Now maybe you’re like me and you just want to pay as you go.  Each trip to the pool will cost $6 for an adult and $4 for a child; seniors at $4.50.  If you come in after 5:30 for the “twilight” swim the cost is reduced by 50¢ to $1.00.  As if that was not enough, you can also get a “P12 Card” good for 12 visits for the price of 10.  If all this is confusing just call the pool at (301) 652-1598.  I’m surprised the County has not yet developed an iPhone app for all this!

Speaking of technology.  When we were paying for our “twilight” pass the other day I noticed people zipping through the line next to me courtesy of a finger ID technology the County has up and running at the entrance.  What you do is put your forefinger in a device that scans your fingerprint and then records your visit.  Not sure what happens if your fingerprint does not match or you are on the “no-dive” terrorist list.  Perhaps you’re forced into the baby pool for a dunking of noticeably warmer water.  Why is the water so much warmer and slightly discolored there anyway? The next time the temperature starts to soar, head on over and instead of just putting a timid toe in the water, put your finger in the scanner! ~ Brian

Day 13: No More Nasty-grams from the Meter Maid!

Coin, CashKey or now Pay-by-Cell

You’re late for an appointment in Bethesda.  You are driving into town…praying for a parking spot that is not higher than the 2nd floor up so you’re not snarled in slow-moving traffic.  You enter the garage and join the procession. 

You prey upon pedestrians like a cat on a mouse as they begin to approach a parked car.  Ah ha!  You got one.  You thump on your steering wheel impatiently as they slowly load up, turn on their car (check their cell phone or whatever! UGH!) and finally back out.  At last the spot clears.  You dash in, collect your things and bound out of your car.  Oh wait – the meter!  You dig in your pockets, in your bag…no quarters!  Shoot.  Back in the car you proceed with the frenetic search for change – the cup holder, the glove box, the floor.  At last, you find a couple of coins and make your deposit.   You RUN off to your appointment – late.

An hour later, as you saunter back to you car, the shocking realization hits you – YOUR METER EXPIRED!  Maybe if you run, you will beat the meter maid and not get a ticket.  You bolt into the garage and to your car only to have the sinking realization that there is a little yellow envelope nestled under your windshield wiper.  As you open it, you can almost hear the ridicule, “nananananana, we got you!”  Do not pass go…go directly to the Montgomery County web site and PAY!  So much for the quarters you frantically hunted down.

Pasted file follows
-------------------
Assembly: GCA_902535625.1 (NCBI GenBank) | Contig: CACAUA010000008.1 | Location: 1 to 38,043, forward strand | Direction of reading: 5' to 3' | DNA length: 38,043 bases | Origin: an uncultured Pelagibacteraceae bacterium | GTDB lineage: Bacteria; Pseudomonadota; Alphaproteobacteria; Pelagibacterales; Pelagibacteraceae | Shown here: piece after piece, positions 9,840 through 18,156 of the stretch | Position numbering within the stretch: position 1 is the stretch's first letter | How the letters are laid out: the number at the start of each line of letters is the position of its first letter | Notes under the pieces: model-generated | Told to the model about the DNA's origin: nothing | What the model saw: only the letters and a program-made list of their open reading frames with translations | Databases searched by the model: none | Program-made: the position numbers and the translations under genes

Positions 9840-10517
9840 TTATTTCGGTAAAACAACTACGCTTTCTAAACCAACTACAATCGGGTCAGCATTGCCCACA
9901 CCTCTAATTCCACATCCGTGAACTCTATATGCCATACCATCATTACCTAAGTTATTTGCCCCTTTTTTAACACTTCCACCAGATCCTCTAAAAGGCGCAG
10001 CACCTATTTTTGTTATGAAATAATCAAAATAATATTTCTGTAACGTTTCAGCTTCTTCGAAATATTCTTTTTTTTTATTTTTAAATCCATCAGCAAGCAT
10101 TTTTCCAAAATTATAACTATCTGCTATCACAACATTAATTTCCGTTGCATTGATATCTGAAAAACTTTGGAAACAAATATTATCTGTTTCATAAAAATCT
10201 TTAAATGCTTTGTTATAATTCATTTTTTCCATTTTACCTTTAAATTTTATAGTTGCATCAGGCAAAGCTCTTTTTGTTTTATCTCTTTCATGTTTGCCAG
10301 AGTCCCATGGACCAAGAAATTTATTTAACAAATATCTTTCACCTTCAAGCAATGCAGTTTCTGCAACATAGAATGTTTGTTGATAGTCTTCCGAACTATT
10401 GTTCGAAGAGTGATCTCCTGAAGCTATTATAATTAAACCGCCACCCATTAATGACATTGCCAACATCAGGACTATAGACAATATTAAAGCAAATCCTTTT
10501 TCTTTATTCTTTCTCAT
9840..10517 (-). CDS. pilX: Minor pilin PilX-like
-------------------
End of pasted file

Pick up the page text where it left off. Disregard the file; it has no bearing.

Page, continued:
It is my hope that today, with this blog, you will never again receive a little yellow nasty-gram on your car in Bethesda.  Parking garages all over Bethesda have now been outfitted with a Pay-by-Cell service.  I am reluctant to try anything new but I have to admit, this new system appears to be pretty fool-proof and worth using! 

It’s simple.  Once you register on-line, you simply call from your parking spot, enter the meter number and the time you arrive.  You will then receive a text confirmation.  The best part is that you will also receive a warning text when your meter is about to expire and you can re-load additional time remotely using your phone!  No more interrupting a meeting or a meal to go feed the meter.  Another perk: when you return to your car if you call it to let the system know you are leaving, you will be CREDITED for any remaining balance!  Wow.  You don’t get credits with coins or Cashkeys.

A friend of mine encouraged me to consider the Pay-by-Cell system, even though she once received a ticket that was unwarranted when using the system.  She called customer service and they handled everything in a jiffy.  No need to contact the County at all.

Some tips to know before you begin:

1. Click here to register on-line at to set up your payment so you are ready to go when you get to a garage.  The minimum pre-load for a credit card is $25.00.

2.  There is a $0.35 convenience fee every time you park and use the system.  No one works for free; however, it’s a far cry from the cost of an expired meter and little yellow nasty-gram.  Plus you can get credits for time you didn’t use.

3.  Program the phone number into your cell phone (301-830-7074) to make it even quicker and easier to dial from the meter.

4. You still might want to carry coins or a CashKey for those garages that are not yet outfitted with the system.

Hopefully, parking in Bethesda will be a little less stressful with Pay-by-Cell and take that feeling of racing against the meter out of your meeting or meal experience!